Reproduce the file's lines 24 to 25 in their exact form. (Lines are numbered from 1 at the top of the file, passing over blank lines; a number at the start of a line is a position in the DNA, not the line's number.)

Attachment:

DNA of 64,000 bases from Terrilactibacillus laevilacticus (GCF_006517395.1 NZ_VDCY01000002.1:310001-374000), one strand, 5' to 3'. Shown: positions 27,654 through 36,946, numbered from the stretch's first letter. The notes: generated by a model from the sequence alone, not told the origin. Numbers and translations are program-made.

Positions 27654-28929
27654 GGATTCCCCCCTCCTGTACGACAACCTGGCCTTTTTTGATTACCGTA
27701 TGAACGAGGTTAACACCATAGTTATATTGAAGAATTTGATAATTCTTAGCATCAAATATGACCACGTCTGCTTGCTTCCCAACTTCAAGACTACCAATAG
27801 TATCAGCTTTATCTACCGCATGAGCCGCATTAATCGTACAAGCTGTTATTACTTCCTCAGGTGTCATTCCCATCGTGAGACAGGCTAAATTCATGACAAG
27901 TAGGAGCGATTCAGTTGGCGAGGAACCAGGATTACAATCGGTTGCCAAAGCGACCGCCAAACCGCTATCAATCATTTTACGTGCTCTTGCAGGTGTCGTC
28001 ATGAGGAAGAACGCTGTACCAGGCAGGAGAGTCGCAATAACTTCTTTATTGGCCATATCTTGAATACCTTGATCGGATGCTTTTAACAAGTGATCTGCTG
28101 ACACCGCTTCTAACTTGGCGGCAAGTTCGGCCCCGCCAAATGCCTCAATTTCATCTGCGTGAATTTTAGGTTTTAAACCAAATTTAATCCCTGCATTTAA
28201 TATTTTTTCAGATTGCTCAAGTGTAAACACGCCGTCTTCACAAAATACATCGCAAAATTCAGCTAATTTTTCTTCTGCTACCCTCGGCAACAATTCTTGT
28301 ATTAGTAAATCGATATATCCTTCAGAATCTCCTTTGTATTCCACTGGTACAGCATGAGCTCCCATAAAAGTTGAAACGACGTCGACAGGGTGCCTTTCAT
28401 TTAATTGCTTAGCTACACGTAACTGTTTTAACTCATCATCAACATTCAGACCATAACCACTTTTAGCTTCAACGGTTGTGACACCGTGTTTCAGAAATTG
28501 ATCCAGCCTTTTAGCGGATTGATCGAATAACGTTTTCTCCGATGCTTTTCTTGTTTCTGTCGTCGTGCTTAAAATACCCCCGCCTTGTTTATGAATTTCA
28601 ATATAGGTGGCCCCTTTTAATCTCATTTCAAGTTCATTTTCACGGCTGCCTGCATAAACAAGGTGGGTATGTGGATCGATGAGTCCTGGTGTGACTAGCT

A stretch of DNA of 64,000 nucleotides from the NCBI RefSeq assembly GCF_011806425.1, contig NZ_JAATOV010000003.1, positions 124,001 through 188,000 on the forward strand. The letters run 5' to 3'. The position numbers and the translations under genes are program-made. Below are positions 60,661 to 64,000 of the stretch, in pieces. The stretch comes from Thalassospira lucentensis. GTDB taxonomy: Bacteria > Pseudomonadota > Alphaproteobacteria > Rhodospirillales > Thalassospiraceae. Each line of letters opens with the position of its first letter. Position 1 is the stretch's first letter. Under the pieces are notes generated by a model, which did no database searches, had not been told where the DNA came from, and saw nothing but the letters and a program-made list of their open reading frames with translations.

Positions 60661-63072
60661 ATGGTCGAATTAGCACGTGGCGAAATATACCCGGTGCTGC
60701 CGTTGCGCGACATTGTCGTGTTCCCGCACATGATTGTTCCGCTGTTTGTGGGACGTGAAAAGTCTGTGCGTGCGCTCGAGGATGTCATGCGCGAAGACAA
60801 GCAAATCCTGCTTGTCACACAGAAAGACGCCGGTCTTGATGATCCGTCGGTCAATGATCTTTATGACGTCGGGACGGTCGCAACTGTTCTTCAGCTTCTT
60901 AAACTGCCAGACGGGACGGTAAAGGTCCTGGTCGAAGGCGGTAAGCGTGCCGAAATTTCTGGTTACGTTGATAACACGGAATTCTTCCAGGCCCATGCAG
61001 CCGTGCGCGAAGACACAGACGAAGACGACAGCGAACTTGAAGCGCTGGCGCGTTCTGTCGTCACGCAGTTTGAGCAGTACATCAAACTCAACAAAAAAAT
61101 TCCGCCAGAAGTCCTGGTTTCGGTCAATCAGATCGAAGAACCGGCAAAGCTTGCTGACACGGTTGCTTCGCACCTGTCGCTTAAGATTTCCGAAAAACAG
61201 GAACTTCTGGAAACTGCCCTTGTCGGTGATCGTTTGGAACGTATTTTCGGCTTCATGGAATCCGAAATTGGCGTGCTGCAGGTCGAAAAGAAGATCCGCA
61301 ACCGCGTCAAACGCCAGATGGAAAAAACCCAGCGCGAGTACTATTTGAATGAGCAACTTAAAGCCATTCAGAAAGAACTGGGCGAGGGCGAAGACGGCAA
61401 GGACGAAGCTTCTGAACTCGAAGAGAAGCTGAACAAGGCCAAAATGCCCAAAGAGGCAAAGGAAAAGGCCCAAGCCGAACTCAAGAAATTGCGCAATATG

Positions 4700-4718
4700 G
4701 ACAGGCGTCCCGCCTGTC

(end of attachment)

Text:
61401 GGACGAAGCTTCTGAACTCGAAGAGAAGCTGAACAAGGCCAAAATGCCCAAAGAGGCAAAGGAAAAGGCCCAAGCCGAACTCAAGAAATTGCGCAATATG

Positions 4700-4718